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The Rights of Man

Part I. Being An Answer To Mr. Burke's Attack On The
French Revolution
Editor's Introduction
WHEN Thomas Paine sailed from America for France, in April, 1787, he was perhaps as
happy a man as any in the world. His most intimate friend, Jefferson, was Minister at
Paris, and his friend Lafayette was the idol of France. His fame had preceded him, and he
at once became, in Paris, the centre of the same circle of savants and philosophers that
had surrounded Franklin. His main reason for proceeding at once to Paris was that he
might submit to the Academy of Sciences his invention of an iron bridge, and with its
favorable verdict he came to England, in September. He at once went to his aged mother
at Thetford, leaving with a publisher (Ridgway), his " Prospects on the Rubicon." He next
made arrangements to patent his bridge, and to construct at Rotherham the large model of
it exhibited on Paddington Green, London. He was welcomed in England by leading
statesmen, such as Lansdowne and Fox, and above all by Edmund Burke, who for some
time had him as a guest at Beaconsfield, and drove him about in various parts of the
country. He had not the slightest revolutionary purpose, either as regarded England or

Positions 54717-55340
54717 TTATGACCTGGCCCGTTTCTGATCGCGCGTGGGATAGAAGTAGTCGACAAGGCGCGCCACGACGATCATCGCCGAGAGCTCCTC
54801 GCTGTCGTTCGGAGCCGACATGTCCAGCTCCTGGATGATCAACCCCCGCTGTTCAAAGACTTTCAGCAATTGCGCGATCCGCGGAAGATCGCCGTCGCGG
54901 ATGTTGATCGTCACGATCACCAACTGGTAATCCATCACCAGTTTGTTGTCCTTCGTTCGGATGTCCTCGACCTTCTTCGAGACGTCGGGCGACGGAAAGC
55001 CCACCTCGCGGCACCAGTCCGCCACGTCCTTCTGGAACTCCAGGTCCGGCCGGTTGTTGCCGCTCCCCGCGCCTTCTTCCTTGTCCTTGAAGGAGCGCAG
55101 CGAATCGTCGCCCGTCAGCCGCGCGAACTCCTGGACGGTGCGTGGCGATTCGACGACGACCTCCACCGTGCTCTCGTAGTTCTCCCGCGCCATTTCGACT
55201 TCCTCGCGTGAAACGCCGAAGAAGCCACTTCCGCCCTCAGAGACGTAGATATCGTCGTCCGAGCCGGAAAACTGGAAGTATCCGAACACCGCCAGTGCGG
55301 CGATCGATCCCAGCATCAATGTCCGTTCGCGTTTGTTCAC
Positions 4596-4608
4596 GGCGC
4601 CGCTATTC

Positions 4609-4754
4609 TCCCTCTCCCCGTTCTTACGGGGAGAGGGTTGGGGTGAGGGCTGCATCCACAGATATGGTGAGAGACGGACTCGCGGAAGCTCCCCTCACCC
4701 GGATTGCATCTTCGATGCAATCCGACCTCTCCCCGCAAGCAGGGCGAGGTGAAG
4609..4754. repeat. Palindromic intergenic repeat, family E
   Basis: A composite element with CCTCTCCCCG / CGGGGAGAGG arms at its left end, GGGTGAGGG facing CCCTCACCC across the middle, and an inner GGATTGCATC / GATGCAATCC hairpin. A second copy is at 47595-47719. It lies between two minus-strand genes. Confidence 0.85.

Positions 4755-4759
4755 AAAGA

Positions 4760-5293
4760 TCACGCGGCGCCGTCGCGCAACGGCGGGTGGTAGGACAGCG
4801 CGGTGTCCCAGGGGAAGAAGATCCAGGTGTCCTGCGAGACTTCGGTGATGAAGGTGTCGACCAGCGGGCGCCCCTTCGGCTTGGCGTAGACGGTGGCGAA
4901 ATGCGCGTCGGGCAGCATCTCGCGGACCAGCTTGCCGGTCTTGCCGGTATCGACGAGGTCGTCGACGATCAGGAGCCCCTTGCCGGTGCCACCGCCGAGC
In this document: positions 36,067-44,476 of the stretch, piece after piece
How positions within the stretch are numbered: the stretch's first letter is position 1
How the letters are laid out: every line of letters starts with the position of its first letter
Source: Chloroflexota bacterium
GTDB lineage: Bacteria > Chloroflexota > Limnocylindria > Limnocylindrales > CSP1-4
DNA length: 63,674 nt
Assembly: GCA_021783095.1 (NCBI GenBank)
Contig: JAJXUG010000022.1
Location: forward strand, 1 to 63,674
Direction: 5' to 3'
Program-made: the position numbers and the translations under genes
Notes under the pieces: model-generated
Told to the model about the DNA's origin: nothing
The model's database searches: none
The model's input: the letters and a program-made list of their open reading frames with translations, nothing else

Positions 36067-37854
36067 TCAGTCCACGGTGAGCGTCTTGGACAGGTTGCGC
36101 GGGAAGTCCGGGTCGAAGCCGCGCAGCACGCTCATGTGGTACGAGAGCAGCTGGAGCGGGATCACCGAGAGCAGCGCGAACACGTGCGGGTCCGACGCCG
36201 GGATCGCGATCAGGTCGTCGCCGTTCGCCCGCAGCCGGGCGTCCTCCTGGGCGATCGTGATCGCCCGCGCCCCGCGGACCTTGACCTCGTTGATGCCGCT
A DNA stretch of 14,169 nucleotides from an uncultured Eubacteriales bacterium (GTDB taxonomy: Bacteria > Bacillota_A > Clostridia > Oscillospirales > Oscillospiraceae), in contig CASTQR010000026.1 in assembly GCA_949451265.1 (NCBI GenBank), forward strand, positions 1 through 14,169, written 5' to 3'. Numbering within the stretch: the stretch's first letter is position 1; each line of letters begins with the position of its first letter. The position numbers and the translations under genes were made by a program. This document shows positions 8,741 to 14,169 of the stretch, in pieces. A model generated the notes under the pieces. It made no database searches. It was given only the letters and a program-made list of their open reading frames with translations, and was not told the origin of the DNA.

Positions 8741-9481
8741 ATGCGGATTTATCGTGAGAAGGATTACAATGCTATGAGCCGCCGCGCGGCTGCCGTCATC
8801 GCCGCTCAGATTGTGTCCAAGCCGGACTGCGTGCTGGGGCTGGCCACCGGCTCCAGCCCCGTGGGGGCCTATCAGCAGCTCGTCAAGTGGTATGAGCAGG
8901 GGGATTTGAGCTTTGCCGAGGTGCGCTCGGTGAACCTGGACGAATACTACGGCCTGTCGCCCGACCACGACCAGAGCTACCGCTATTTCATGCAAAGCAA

France. Towards Louis XVI. he felt only gratitude for the services he had rendered
America, and towards George III. he felt no animosity whatever. His four months'
sojourn in Paris had convinced him that there was approaching a reform of that country
after the American model, except that the Crown would be preserved, a compromise he
approved, provided the throne should not be hereditary. Events in France travelled more
swiftly than he had anticipated, and Paine was summoned by Lafayette, Condorcet, and
others, as an adviser in the formation of a new constitution.
Such was the situation immediately preceding the political and literary duel between
Paine and Burke, which in the event turned out a tremendous war between Royalism and
Republicanism in Europe. Paine was, both in France and in England, the inspirer of
moderate counsels. Samuel Rogers relates that in early life he dined at a friend's house in
London with Thomas Paine, when one of the toasts given was the " memory of Joshua,"-
in allusion to the Hebrew leader's conquest of the kings of Canaan, and execution of
them. Paine observed that he would not treat kings like Joshua. " I 'm of the Scotch
parson's opinion," he said, "when he prayed against Louis XIV.-`Lord, shake him over
the mouth of hell, but don't let him drop! ' " Paine then gave as his toast, " The Republic
of the World,"-which Samuel Rogers, aged twenty-nine, noted as a sublime idea. This
was Paine's faith and hope, and with it he confronted the revolutionary storms which
presently burst over France and England.
Until Burke's arraignment of France in his parliamentary speech (February 9, 1790),
Paine had no doubt whatever that he would sympathize with the movement in France,
and wrote to him from that country as if conveying glad tidings. Burke's " Reflections on
 
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